As you surely are aware, our community has not been spared from the recent uptick in bias incidents that have been seen throughout our nation. In addition to the swastikas and other hateful graffiti painted on a pedestrian bridge in the South Mountain Reservation, there have been numerous expressions of anti-Semitic and racial bias in our schools. Swastikas have been drawn on walls and desks, students have been heard to invoke the name of Hitler and have even made a Hitler salute toward other students. There have also been reports of bias against African-Americans and transgender boys and girls in the schools.
As part of their response to these incidents, Dr. John Ramos, Superintendent of the South Orange and Maplewood School District, and his staff convened a meeting yesterday with local clergy. The purpose of the meeting was not only to enable the clergy to hear, directly from Dr. Ramos, what actions he and his staff are taking in response to these bias incidents but also to allow us to share our thoughts and concerns.
The meeting was candid and productive, and enabled us to gain a better understanding of how the District is responding. We were pleased to have had the opportunity to express our concerns and came away confident that Dr. Ramos and his staff listened to us.
Some of the key points made include the following:
1. The school administration and the clergy have mutual goals and are equally committed to earnest action that leads to consistent anti-bias messaging. That action must include staff training on all levels in every school. The clergy are committed to working in partnership with the schools. Our presence in the 8th grade at SOMS last week for a discussion about anti-Semitism and the meaning of Judaism was an important expression of that partnership.
2. We stressed the importance of a consistent response to every incident of bias in any form it may take. For their part, the school administration expressed a commitment to creating a process that ensures consistent messaging from each school to parents when a bias incident occurs.
3. We emphasized the importance of specifically labeling bias expressions and acts when they occur. We expressed our concern that, at times, there has been a reluctance on the part of the school administration to identify and specifically name an act or expression as racist or anti-Semitic because the intent of the offending student is not clear. We made clear that labeling anti-Semitic or racist acts for what they are does not necessarily mean that the offending student is an anti-Semite or racist.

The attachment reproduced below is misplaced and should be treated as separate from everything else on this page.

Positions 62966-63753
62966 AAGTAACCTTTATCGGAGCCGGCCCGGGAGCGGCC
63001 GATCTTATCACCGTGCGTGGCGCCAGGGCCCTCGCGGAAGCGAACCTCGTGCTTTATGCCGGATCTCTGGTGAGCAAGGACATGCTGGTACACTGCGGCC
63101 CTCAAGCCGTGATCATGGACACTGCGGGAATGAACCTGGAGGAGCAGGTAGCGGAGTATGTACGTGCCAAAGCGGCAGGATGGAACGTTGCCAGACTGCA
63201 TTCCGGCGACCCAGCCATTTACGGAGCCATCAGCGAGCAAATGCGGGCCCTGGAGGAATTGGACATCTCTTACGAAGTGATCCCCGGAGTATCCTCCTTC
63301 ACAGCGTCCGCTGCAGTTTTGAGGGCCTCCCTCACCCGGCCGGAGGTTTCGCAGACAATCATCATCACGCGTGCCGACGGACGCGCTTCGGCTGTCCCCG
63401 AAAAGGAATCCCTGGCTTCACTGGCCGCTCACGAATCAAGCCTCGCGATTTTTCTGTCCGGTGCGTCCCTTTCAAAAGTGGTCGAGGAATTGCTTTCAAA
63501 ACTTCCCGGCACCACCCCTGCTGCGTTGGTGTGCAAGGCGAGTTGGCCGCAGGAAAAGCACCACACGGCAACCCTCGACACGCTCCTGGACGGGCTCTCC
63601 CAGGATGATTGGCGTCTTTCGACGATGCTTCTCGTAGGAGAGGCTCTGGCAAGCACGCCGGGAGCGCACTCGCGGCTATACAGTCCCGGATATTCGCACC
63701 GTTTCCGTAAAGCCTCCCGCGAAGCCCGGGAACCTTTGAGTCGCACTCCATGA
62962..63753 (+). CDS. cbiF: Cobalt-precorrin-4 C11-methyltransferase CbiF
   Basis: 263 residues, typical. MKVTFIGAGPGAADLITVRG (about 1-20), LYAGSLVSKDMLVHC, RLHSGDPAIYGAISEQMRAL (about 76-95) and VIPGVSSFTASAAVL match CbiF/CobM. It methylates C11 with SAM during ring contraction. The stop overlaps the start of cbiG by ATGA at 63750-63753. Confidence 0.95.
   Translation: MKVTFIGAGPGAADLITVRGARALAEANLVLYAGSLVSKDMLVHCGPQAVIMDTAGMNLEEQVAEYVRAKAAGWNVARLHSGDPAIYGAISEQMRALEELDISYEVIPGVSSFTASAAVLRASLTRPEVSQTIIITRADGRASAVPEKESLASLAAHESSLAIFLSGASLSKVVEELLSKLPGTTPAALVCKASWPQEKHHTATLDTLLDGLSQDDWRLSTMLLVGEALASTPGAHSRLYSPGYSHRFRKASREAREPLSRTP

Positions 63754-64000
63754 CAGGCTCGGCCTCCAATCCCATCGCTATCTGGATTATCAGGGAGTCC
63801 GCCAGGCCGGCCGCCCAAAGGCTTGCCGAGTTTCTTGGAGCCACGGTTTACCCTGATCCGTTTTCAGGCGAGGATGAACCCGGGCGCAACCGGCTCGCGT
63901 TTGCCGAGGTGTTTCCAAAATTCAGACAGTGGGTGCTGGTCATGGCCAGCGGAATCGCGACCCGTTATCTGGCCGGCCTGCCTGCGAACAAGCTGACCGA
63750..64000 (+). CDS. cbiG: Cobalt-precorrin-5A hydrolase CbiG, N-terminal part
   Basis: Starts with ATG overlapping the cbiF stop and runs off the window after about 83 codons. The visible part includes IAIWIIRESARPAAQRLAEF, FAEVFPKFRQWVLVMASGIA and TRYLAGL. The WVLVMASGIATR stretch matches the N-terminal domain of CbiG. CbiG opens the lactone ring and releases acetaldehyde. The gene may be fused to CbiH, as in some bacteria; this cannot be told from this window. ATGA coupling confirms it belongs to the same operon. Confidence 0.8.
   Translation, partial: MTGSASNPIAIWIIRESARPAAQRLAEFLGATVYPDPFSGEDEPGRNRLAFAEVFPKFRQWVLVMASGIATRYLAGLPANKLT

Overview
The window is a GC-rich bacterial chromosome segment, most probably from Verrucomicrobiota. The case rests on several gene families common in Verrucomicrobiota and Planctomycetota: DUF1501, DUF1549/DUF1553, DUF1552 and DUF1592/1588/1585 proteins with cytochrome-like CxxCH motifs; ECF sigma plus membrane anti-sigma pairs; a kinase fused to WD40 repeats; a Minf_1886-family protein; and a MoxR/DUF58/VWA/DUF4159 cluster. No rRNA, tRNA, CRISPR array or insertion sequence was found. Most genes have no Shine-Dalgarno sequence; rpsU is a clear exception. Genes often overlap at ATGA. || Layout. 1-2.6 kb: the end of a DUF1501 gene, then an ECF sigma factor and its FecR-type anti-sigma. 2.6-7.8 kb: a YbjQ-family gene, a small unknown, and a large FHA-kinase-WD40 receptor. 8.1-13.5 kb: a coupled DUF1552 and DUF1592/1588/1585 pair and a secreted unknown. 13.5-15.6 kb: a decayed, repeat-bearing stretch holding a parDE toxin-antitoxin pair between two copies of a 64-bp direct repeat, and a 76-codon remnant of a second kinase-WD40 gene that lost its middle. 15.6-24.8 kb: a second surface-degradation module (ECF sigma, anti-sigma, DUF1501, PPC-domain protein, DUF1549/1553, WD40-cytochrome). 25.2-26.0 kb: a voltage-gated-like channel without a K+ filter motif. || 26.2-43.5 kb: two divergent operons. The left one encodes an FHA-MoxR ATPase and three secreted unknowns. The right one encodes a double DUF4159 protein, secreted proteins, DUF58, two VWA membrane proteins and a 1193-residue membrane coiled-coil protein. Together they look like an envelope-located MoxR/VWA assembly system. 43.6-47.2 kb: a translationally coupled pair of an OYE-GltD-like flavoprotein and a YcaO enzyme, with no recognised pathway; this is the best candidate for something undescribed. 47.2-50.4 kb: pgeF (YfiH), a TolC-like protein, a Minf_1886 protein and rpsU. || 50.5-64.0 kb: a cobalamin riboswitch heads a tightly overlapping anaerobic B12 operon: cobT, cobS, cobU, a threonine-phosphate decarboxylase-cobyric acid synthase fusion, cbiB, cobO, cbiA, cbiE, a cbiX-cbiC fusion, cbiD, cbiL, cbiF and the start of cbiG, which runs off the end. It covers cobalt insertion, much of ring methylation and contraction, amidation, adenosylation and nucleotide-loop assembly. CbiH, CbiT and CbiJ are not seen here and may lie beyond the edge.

4. One of the specific incidents discussed was the placement of posters advertising a slave auction in one of the schools as part of a curriculum unit on colonial America. Dr. Ramos explained that this was done to teach students not to sugarcoat American history and allow them to explore its darker side. We agreed on the importance of teaching sensitive and challenging parts of our history, rather than shy away from them, but stressed that this particular project was improper and offensive. The same lesson, we stated, could have been achieved by having students create posters that highlight, for example, the work of the abolitionist movement. So, while the intent of the teacher in this unit was admirable, the appearance of the posters may actually have fueled latent racist feelings, thus exacerbating the situation.
5. We spoke about the need for greater accuracy and transparency in official communication from the school administration. It was emphasized that parents and community members need and deserve to have the specific details of what has taken place, within the boundaries of what is legally permissible to share, as well as a better understanding of the thought process behind the response and next steps. We emphasized that school communication must be clear and unambiguous
It was agreed that there is still much work to be done to address the bias in our schools, and that a partnership between the school administration, clergy and parents is essential to that outcome. Toward that end, Dr. Ramos has scheduled a second meeting with the clergy to continue the conversation, and a Town Hall meeting will be held in early May to which all parents will be invited to express themselves and hear from Dr. Ramos and his staff.
We will continue to participate in this crucial dialogue and will report developments to you as they occur. Please feel free to contact us to express your concerns and ideas.
Rabbi Daniel M Cohen, Temple Sharey Tefilo-Israel
Rabbi Mark Cooper, Congregation Oheb Shalom
Rabbi Jesse Olitzky, Oheb Shalom Congregation